Different Types of Therapy

Cognitive Behavioural Therapy (CBT) - Cognitive theory suggests that psychological distress is caused by distorted thoughts that give rise to distressed emotions. CBT is a method that identifies and helps a person to correct specific errors in what he or she is thinking that produce negative or painful feelings. Cognitive-behavioural therapies have often proved especially helpful to clients suffering from depression, anxiety, panic and obsessive-compulsive disorder.

Clinical Hypnosis refers to a therapeutic treatment that induces a deep state of relaxation whereby this passive resting state allows for specific suggestions from the clinician to be communicated and absorbed by the client to bring about changes. Hypnosis is most useful when used in conjunction with other treatment modalities. It is particularly effective when used as an adjunct to cognitive behavioural therapy to reinforce strategies that have been taught to change disordered thought patterns that perpetuate anxiety symptoms. Other examples of areas in which hypnosis may be used to good effect are self-esteem building, self confidence, weight management and smoking.

Short-Term Solution-Focused Therapy focuses on what clients want to achieve through therapy rather than on the problems that made them seek help. The therapist works with the strengths of their clients by making the best use of their resources, and it can bring about lasting change precisely because it aims to build solutions rather than ‘solve problems’.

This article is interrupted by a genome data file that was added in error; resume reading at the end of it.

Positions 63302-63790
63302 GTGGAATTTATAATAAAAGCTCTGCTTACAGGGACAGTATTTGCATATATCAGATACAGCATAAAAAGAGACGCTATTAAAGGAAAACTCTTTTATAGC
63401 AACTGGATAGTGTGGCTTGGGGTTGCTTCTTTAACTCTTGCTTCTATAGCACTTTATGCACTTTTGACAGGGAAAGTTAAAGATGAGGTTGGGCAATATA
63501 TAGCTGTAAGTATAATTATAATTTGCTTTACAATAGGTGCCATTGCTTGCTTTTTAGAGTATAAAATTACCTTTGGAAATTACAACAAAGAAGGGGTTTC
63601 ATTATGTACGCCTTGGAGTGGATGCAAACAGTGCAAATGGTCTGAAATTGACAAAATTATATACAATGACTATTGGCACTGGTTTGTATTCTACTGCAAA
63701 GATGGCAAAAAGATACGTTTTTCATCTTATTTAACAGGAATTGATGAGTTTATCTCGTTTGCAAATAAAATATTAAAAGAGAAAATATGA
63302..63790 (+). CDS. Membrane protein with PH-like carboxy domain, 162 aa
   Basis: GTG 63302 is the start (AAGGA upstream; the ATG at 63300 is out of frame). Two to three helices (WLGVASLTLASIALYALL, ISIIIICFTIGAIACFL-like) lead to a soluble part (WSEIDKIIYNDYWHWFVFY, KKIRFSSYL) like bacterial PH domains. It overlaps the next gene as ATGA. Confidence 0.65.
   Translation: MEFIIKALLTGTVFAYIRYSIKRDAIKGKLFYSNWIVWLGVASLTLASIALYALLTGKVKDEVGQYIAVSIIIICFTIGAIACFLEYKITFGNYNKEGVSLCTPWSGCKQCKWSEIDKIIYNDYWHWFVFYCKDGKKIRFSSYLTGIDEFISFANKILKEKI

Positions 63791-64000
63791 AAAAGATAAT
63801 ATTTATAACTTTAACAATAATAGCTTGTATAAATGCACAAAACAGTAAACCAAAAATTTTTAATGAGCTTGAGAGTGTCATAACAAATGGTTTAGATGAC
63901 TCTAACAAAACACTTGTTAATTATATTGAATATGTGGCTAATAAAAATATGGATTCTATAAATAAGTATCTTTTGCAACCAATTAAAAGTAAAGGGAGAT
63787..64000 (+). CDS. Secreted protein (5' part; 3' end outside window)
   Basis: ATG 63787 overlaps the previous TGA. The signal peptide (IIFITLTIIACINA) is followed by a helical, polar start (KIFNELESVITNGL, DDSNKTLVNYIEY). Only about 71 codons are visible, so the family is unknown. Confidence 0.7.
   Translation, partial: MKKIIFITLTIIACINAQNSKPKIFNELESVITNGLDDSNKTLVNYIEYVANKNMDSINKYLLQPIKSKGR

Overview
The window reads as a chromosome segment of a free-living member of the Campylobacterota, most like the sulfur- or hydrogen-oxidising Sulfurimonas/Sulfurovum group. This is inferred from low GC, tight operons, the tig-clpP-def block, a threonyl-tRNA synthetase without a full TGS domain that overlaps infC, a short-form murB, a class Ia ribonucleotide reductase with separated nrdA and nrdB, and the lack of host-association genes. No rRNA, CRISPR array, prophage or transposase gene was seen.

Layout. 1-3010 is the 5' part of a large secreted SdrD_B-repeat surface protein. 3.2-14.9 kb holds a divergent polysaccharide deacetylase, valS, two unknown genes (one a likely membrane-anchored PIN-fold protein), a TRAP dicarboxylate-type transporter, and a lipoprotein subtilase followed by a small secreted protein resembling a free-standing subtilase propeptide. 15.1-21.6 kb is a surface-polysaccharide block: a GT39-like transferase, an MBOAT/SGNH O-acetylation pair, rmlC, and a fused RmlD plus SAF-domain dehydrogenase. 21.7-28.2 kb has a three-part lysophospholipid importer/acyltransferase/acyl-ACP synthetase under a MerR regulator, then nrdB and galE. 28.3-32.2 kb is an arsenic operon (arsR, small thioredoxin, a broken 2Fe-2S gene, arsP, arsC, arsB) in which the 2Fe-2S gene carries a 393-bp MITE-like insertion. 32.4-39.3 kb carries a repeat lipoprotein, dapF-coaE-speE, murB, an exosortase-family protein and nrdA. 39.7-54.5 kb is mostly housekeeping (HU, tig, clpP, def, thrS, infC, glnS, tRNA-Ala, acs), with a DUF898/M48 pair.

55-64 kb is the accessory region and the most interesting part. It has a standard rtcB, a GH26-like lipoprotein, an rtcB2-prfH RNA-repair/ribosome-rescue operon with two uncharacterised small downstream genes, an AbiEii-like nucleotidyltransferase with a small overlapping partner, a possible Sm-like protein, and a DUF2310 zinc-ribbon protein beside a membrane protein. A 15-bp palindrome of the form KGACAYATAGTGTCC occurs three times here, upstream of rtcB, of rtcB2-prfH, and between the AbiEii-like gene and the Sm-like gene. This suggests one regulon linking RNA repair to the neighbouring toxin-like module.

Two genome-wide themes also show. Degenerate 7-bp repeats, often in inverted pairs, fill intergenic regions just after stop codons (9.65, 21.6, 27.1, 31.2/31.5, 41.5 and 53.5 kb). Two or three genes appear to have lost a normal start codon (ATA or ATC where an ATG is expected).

Acceptance and Commitment Therapy (ACT) is a form of CBT that also utilises acceptance and mindfulness-based strategies. Mindfulness is a form of self-awareness training which teaches clients to be aware of what is happening in the present moment, while not making judgements about whether we like or don’t like what we find. ACT aims to help the individual clarify their personal values and to take action on them, bringing more meaning to their life in the process.

Experiential Therapy provides clients with a combination of knowledge and experience by blending therapies like Gestalt and family therapy with models like sculpture and role-plays. The purpose is to enact or re-enact the emotional climate of the family of origin and/or other past and present significant relationships in a person's life. In re-experiencing these events and relationships, one is able to release the emotions that may have been blocked and repressed. By gaining the experience, clients acquire the means to better cope with life.

Schema Therapy includes assessment and psycho education, and the use of cognitive, behavioural and experiential strategies. The goals of Schema Therapy are: to help stop using self-defeating core themes or patterns that we keep repeating throughout our lives; to heal the pain of unmet childhood needs; to learn how to turn out of self-defeating ways of being as quickly as possible; and to get our emotional needs met in everyday life.